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In a business world that is facing continued disruption, changes and challenges, how do Leaders succeed? http://eloisetzimas.com/in-a-business-world-that-is-facing-continued-disruption-changes-and-challenges-how-do-leaders-succeed/?utm_source=rss&utm_medium=rss&utm_campaign=in-a-business-world-that-is-facing-continued-disruption-changes-and-challenges-how-do-leaders-succeed http://eloisetzimas.com/in-a-business-world-that-is-facing-continued-disruption-changes-and-challenges-how-do-leaders-succeed/#respond Mon, 21 May 2018 03:13:31 +0000 http://eloisetzimas.com/?p=1427 I work with leaders and teams in business and it is becoming increasingly apparent that there is a need for emerging and existing leaders to master new skills and mindset due to a rapidly increasing change the business world is going through. Technological advancements create disruptions, businesses and corporations are becoming leaner and flatter, new […]

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I work with leaders and teams in business and it is becoming increasingly apparent that there is a need for emerging and existing leaders to master new skills and mindset due to a rapidly increasing change the business world is going through. Technological advancements create disruptions, businesses and corporations are becoming leaner and flatter, new technologies impacting the workforce, diminishing centralised functions and challenges working in highly competitive markets with remote teams.

The role of a leader is evolving and changing. Technology continues to advance our ability to process, automate and connect. Social demands from workers are stronger, work/life balances is critical for the millennial generation. Fathers are now taking “parental leave”. Social and networking communities and tribes are increasing creating social and commercial change in how collaboration and innovation.

So how do we enable leaders today to build a thriving community of engaged and inspired employees?

Firstly, leaders need to recognise the importance of their people. There role is to support their employees to be successful. When leaders make their people their priority their behaviours align to creating a positive culture by encouraging, acknowledgment, effectively communicating, coaching and influencing.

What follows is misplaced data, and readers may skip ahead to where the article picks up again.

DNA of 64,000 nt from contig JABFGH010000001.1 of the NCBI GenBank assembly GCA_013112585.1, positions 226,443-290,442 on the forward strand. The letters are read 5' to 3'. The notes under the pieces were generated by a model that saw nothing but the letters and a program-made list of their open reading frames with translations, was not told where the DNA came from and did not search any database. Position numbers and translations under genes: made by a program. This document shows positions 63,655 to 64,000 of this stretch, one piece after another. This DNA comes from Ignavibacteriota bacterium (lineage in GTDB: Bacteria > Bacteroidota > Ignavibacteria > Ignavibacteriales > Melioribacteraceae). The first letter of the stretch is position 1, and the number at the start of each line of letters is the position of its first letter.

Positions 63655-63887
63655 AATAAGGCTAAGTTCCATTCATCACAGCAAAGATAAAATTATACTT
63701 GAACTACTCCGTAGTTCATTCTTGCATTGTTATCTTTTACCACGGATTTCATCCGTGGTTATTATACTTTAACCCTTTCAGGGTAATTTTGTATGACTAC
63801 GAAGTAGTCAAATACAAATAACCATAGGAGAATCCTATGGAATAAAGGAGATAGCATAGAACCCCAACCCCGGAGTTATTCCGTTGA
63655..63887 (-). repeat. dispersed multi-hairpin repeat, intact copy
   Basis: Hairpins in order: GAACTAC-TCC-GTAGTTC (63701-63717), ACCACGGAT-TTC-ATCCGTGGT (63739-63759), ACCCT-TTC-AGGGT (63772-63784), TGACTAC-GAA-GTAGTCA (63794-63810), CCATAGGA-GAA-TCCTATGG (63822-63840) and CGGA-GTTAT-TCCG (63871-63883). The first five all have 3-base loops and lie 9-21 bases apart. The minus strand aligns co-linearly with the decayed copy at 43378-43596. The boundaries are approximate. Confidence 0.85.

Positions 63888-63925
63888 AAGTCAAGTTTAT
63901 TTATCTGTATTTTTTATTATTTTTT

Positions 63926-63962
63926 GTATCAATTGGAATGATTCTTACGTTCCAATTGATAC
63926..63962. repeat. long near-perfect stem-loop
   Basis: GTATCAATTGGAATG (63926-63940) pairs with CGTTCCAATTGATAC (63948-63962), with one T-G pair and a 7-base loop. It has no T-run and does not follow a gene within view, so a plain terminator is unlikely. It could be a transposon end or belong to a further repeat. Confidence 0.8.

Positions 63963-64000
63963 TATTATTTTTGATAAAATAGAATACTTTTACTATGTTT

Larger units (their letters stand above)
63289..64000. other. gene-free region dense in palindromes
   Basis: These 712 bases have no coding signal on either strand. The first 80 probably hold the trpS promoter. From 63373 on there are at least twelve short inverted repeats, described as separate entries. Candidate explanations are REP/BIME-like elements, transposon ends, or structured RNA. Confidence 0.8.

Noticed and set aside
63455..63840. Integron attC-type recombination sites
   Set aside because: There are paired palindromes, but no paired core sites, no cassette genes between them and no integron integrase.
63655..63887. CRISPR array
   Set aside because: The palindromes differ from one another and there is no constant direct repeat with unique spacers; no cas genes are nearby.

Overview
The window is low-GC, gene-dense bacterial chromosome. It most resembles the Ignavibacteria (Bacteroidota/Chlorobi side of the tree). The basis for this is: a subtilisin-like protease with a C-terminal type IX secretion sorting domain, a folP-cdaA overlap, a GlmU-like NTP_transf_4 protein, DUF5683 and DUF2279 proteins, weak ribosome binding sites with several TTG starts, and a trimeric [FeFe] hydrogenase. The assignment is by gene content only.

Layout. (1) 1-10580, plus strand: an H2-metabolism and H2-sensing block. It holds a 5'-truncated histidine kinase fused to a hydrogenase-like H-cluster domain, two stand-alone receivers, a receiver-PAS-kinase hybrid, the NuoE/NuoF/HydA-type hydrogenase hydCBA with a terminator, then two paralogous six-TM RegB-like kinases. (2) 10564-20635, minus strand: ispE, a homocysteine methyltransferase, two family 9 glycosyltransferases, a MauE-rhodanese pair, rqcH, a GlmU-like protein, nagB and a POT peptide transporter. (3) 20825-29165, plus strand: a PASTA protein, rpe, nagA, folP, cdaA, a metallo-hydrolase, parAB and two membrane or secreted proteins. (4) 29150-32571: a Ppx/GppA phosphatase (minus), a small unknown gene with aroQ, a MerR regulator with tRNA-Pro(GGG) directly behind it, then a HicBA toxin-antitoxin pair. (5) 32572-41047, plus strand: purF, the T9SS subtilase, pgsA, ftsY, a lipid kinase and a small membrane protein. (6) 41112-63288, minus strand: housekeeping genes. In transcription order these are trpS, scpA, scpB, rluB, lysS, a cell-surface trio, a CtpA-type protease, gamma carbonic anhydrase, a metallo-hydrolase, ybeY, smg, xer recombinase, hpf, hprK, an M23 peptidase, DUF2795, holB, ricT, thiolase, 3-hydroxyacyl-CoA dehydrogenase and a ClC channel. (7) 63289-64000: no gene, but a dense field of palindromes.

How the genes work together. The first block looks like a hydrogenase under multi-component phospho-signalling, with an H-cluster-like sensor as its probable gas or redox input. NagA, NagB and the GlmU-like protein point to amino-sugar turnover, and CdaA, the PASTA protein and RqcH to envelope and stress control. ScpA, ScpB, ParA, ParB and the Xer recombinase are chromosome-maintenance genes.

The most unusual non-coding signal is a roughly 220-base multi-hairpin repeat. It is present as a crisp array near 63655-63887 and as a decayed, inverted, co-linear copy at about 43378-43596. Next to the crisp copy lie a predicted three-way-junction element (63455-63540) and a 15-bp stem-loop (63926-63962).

Another observation I have noticed is how leaders tend to continue to focus “what I am doing” ie: the job, tasks, function, processes and so on. As opposed to reflecting on who I am being as a leader in my relationships with my employees, peers, stakeholders and customers.

Leaders need to bring to life their vision and/or purpose and walk their talk.

At a recent client meeting with a Leader, I suggested reviewing their team purpose (as a Leadership team) in an up and coming Leadership session I am facilitating. The leader stated.. “oh yes its on our wall and I cant remember it”!!

Leaders influence and role-model through behaviours that can demonstrate how they value their employees. There are 8 essential qualities, attributes and values that positively impact success. Check out my article on the “8 Essential Qualities of High Performing Leaders”, Unlock the secrets on the essential qualities of a high performing leader.

Leaders who are enabled and empowered to thrive in tomorrows world with the right skillset and mindset will become the masters of agile leadership, can self adapt through hightened self awareness, be courageous and have their voice heard in the face of challenge and disruption and be responsive through adopting new ways of working.

As Simon Sinek, Richard Branson and other global leaders commonly state…

” Leaders must be passionate about people, put people first and the money will grow”.

Here’s why and how leaders will succeed in tomorrow’s world.

  1. Leaders are aware they influence and create the environment in which employees feel safe. Master Influencing Skills
  2. Leaders understand their work purpose is to see others succeed first and then focus on the financial metrics?
  3. Leaders ask their team to align to a vision and asks everyone to agree to a “meaningful purpose” for work they do fostering an inspired tribe.
  4. Leaders “self reflect” and ask the important questions. “How can I do better as a Leader?” How can I be more effective?” “What behaviours do I want to change for a positive outcome?” “How can I adapt to allow myself to still have powerful, positive relationships with my peers, stakeholders, customers, employees during challenging and disruptive times.
  5. Leaders understand that regular “self reflection”, personal and professional development speeds up success and results.